It was one of those crazy twists of fate
that Julie (not her real name) called me at 38 weeks pregnant and hired me to be her doula. She had attended one of my Meet the Doula Nights, she said, a few months ago and had been putting off hiring a doula because she wasn’t sure she needed one. As the due date approached, however, she began to feel like she wanted someone there, if not for her, to calm her husband and take some of the pressure off of him.
I greeted her husband with a warm “don’t worry, this is perfectly normal” smile
Two days after she hired me at 5am the phone rang, she was in labor. Having only met her briefly at a crowded Meet the Doula night months before, I had only a vague recollection of what she looked like. I listened to her describing her labor, contractions were 4 minutes apart and after some questioning I realized that her water had probably broken. I advised her to call her doctor and ended up meeting her at the hospital’s Labor & Delivery. I arrived only a few minutes after she did and found her in the hall doubled over. The doubt that I had that I wouldn’t recognize my client vanished as I greeted her husband with a warm “don’t worry, this is perfectly normal” smile and started talking her through her contractions. After the first one she looked up at me and said, “I am so glad we hired you!”A busy day in labor & delivery!
It turned out that this particular day was a popular one for birthing and all of the rooms were full. We ended up laboring on a gurney behind a curtain in the hall for two hours until a room could be found. By then contractions were coming fast and hard and she was dealing with them beautifully. Soon it was time to push and after pushing for about an hour we all started to notice that her perineum was beginning to swell. An exam by the doctor reveled that the baby was likely in a very low LOT (left occipital transverse position). Typically babies rotate out of this position into an OA (occipital anterior) position before birth however this baby was not budging.
OB was convinced she needed a Cesarean
I listened in on the conversation between the nurse and OB and gathered that they were planning on doing a cesarean. They came back to the client and prepared her for this seeming inevitability. The OB then recommended that Julie get an epidural to stop her pushing sensations and allow her perineum to stop swelling.
I pleasantly asked the OB if while we waited for the anesthesiologist, I could try some positioning with Julie to see if we could get the baby to turn. Her answer was short, “You have 45 minutes, then she’s getting the epidural” and she left the room. The nurse said, “Ok, what do you want to do?” I answered, “First, I wanna get this baby out of it’s lodged position in the pelvis, then get the baby to rotate.” “ok, just make sure the baby stays on the monitors as much as possible.” she said and left the room to go check on her other patients.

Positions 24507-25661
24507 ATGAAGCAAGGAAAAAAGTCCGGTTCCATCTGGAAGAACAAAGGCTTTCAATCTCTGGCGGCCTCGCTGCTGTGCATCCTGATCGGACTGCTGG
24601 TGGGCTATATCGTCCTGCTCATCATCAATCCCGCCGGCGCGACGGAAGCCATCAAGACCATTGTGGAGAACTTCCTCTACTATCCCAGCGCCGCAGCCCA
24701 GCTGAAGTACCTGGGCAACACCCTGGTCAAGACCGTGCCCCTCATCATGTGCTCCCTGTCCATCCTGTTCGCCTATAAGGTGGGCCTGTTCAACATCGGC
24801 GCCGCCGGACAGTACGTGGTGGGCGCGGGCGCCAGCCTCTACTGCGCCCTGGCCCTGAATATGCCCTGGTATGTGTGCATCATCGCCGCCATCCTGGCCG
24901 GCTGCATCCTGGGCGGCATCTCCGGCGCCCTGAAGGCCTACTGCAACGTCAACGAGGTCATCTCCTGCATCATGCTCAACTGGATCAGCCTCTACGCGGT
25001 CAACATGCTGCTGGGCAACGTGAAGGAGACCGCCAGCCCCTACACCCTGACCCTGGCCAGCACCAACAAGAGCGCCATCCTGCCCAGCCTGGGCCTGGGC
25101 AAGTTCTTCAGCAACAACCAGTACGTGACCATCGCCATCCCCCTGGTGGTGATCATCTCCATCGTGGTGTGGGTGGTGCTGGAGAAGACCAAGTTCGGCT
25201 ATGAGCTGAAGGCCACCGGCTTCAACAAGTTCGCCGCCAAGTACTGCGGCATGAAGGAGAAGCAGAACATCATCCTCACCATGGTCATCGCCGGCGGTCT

Just 45 minutes, please!!!
The next 45 minutes were spent first with semi inversions to get baby to move up, then pelvic tilts to get baby to rotate then for good measure, I pulled out Penny Simkin’s Labor Progress Handbook (which, by the way, I still use even after over 400 births and make it a mandatory part of all of my doula students birth bags…thank you Penny :)) and put her in several other positions recommended for her baby’s presentation.
It’s a miracle???
After 45 minutes (on the dot) the OB and anesthesiologist walked in. In the hall I heard them asking about the status of the operating room. The OB introduced the anesthesiologist who started setting up for the epidural as the OB said, “I guess I’ll check you to make sure there isn’t a change.” The second her exam began her eyes widened, she looked at the nurse and said, “The baby’s right here!” Julie pushed 3 or 4 times and the baby was born. The anesthesiologist was still in the room packing up as first the cries of the baby were heard.
The circumstances surrounding Julie’s birth are fairly common, as doulas, and midwives, we know that position changes can AND DO absolutely help women avoid cesareans every day. What struck me as interesting was that no one, not the OB or the nurse, asked me what position changes or techniques were used to allow the baby to move into a favorable position for birth. I wondered if Julie and her husband knew how close they came to having a cesarean. I later received conformation that they did. Looking back on this birth, a couple of things became very clear to me.
First, when a surge of births happen at once at a hospital, nurses and OB’s have an amazing amount of pressure on them to get babies born and their first impulses can often be to follow the path that they see as inevitable.
Second, in these cases having a doula is much more than a luxury, and more than emotional support for the partner, they serve as a stabilizing force, 100% focused on the birthing woman, the calm in the storm of the chaos of a busy hospital.
Third, had I not remained pleasant and unobtrusive with the hospital staff I would not have been given the time I needed to help Julie turn her baby.
For more information about baby positions, check out Spinning Babies www.spinningbabies.com
For a link to Penny Simkin’s book, visit The Labor Progress Handbook: Early Interventions to Prevent and Treat Dystocia [affiliate]